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Final Report Summary - QOCAN (Quantum optics of carbon nanostructures)

The project joins two different important fields of modern physics and technology: The first one is devoted to studies of carbon-based nanostructures, the second deals with strong light-matter interaction within quantum optics methodology. The main goal of this interdisciplinary theoretical research is to combine the efforts of scientific teams from different countries in achieving the following objectives:
- to develop fundamentals of the interaction between carbon nanostructures and quantum light;
- to reveal and analyse various quantum-electrodynamics effects in carbon nanostructures;
- to create a theoretical basis for using carbon nanostructures as elements of novel optoelectronic nanodevices.

Since the beginning of the project, the work is performed in accordance with the Work Plan distributed between the three Work Packages (WP):
1. Quantum optics of graphene
2. Quantum optics of carbon nanotubes
3. Quantum-optical properties of carbon nanostructures in the terahertz frequency range

Within the WP1, the main efforts were directed to the elaboration of the theory of quantum electrodynamics of graphene, the theory of electron states in graphene subjected to a quantized field, the theory of cavity electrodynamics of graphene and the elaboration of electrodynamics of graphene-based devices.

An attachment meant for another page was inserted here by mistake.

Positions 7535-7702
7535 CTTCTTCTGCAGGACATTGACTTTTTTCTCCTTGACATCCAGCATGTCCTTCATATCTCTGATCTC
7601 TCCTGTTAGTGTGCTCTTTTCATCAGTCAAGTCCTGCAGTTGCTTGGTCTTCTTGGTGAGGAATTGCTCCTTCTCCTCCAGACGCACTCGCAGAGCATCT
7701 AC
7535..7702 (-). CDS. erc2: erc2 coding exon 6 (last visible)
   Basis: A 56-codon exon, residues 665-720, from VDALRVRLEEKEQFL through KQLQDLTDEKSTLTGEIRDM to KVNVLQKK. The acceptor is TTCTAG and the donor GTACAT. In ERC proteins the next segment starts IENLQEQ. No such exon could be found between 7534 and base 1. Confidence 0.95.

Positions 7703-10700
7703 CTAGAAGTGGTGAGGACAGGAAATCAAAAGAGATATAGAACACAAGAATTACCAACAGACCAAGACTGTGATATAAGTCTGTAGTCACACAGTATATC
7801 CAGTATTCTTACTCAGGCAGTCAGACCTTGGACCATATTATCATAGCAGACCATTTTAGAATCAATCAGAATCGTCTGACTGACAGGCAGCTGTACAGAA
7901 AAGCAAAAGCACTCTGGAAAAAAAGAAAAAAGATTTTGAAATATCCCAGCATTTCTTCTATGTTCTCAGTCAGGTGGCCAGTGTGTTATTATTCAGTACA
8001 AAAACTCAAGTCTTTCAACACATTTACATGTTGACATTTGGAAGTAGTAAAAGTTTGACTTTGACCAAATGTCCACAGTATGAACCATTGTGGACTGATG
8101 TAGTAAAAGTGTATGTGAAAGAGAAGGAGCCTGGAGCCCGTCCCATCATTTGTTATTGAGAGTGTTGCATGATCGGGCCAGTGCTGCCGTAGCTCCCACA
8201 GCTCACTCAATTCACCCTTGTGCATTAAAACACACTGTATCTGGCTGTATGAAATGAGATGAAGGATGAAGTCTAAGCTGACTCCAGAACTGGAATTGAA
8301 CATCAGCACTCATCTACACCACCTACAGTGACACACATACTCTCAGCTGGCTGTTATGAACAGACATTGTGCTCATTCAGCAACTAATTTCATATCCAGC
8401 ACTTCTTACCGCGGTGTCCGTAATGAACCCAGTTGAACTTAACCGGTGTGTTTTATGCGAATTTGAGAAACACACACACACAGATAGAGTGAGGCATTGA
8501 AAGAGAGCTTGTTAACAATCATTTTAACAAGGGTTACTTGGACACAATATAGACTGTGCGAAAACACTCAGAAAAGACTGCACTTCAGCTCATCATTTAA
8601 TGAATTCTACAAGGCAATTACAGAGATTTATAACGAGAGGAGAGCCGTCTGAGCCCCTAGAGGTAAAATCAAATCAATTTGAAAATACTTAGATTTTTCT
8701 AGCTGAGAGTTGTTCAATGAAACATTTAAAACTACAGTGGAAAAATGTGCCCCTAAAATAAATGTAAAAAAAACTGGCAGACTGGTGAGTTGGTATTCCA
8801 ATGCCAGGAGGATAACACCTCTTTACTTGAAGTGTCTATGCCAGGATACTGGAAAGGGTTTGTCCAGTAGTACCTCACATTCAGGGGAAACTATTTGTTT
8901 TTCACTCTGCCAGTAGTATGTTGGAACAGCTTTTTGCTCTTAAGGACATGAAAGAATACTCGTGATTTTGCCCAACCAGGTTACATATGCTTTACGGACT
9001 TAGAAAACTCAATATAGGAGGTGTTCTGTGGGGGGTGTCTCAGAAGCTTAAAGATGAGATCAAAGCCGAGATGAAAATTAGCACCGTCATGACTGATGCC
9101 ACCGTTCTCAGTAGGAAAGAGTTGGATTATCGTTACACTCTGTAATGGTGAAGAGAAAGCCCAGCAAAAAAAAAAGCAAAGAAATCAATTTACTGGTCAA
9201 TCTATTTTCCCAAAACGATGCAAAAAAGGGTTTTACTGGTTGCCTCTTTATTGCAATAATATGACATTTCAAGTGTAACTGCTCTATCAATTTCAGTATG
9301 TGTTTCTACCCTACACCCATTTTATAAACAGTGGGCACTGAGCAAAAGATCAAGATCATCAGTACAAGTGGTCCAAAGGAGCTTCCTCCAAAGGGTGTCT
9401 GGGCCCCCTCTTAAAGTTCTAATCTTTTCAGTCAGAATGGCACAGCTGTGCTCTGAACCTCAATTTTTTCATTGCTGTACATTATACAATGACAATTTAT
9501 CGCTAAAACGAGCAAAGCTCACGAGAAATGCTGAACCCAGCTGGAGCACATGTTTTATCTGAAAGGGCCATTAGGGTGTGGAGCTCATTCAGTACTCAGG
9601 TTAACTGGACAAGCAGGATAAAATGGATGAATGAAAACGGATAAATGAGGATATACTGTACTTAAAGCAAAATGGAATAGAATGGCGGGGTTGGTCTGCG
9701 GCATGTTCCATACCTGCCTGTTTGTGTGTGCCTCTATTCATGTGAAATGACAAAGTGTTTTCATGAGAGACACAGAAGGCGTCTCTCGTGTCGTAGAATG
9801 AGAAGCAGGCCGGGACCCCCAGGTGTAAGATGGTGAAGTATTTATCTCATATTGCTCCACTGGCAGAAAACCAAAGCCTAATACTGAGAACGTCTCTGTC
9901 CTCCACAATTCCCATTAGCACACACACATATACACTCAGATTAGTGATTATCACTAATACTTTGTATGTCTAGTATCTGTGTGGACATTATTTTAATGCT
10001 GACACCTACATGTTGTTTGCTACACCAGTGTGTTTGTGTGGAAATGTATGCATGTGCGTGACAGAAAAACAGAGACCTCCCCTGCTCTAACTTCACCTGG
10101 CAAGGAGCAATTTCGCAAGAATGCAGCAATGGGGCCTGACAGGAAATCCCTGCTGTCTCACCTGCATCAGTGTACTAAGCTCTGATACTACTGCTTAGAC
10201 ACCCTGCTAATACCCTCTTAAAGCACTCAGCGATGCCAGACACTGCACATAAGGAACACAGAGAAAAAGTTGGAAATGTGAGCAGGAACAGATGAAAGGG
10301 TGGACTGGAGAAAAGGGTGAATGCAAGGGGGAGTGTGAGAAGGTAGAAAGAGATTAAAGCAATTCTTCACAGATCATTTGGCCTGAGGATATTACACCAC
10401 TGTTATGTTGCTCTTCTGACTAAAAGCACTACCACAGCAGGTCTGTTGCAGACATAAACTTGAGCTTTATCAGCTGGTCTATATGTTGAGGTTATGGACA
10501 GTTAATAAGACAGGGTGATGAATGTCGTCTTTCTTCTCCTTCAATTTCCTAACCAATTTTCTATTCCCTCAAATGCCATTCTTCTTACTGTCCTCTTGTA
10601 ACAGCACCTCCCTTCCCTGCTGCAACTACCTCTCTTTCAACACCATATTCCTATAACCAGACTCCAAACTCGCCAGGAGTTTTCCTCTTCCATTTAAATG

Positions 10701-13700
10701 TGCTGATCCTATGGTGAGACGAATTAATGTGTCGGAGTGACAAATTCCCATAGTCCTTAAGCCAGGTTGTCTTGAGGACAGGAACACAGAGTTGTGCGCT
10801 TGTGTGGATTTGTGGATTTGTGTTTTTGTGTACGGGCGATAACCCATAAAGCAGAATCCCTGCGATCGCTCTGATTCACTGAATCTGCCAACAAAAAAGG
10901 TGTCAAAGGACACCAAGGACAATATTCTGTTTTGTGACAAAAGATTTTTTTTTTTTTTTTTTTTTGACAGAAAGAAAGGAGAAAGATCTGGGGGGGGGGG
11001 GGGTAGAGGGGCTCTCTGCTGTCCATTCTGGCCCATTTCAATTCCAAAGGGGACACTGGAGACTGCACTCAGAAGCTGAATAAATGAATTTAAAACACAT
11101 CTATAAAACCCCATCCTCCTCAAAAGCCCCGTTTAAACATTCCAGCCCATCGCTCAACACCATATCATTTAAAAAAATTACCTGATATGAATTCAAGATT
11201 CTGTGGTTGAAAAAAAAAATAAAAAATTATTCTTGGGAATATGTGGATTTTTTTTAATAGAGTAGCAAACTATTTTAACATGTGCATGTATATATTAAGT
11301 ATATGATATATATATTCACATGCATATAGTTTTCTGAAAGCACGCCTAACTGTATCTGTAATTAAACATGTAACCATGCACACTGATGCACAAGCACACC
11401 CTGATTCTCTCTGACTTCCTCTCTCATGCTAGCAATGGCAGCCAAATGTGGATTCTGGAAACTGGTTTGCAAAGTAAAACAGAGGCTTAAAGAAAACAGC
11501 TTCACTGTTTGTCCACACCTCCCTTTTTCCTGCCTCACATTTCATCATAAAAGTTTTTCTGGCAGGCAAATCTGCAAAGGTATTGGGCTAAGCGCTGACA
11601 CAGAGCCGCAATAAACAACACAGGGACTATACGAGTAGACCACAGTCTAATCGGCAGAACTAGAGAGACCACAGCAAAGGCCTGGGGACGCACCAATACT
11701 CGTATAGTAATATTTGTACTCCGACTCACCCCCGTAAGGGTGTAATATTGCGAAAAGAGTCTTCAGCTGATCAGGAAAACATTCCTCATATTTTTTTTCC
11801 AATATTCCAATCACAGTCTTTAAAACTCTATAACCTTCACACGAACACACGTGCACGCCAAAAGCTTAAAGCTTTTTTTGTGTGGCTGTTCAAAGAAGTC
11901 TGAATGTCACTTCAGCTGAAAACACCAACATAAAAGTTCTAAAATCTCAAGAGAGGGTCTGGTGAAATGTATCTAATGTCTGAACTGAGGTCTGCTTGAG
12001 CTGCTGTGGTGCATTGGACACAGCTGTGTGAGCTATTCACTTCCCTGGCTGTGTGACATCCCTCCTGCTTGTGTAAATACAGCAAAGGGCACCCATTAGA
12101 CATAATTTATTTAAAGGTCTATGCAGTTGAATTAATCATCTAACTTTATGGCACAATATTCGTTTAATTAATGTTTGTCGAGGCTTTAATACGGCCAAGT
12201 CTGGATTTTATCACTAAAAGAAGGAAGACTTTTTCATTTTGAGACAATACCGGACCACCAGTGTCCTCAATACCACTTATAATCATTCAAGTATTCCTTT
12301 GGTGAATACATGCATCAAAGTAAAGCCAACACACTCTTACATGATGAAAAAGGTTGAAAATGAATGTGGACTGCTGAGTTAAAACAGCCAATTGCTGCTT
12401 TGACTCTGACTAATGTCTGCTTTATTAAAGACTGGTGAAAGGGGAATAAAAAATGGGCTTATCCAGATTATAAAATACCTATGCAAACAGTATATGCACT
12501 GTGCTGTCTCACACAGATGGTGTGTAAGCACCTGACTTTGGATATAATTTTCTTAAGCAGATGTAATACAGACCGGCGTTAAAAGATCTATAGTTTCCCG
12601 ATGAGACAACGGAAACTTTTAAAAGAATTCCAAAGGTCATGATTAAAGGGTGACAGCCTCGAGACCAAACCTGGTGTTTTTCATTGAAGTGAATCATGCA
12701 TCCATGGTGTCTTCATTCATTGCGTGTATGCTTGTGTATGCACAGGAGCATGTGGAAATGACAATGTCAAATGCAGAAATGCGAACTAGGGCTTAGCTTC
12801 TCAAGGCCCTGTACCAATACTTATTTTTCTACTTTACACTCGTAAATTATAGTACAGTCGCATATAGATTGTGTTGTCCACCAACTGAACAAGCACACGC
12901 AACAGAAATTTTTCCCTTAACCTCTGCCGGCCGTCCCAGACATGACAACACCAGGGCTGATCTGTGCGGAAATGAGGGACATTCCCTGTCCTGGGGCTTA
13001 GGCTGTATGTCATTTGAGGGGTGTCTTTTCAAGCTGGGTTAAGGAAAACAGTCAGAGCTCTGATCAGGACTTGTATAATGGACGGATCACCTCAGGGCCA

Within the WP2, the theory of electronic properties of carbon nanotubes in the presence of a quantum light has been elaborated, the cavity electrodynamics of carbon nanotubes has been carried out, the analysis of quantum electrodynamic of carbon nanotubes has been performed and the electrodynamics of CNT-based devices was elaborated.

Within the WP3, we formulated and justified several proposals utilizing unique electronic properties of carbon-based nanostructures for a broad range of applications to terahertz optoelectronics, including the theory of terahertz properties of carbon nanotubes, the theory of terahertz properties of graphene, and the theory of terahertz emitters and detectors based on carbon nanostructures.

The collaboration between scientists from condensed matter and quantum optics communities lies at the core of the project. In the course of the project, this collaboration will help to develop a conceptual response to new requirements of the nanoscience development. Indeed, a convergence of the two research communities, the condensed matter community (which traditionally works with nanostructures) and the quantum optics community (which traditionally works with atomic and molecular systems), is evident as a new tendency. Following this tendency, the project supplies to the “research market” a new scientific language for describing quantum optical phenomena in novel carbon-based nanostructures, which is extremely important for both communities from the viewpoint of basic science.

Reported by

THE UNIVERSITY OF EXETER
United Kingdom
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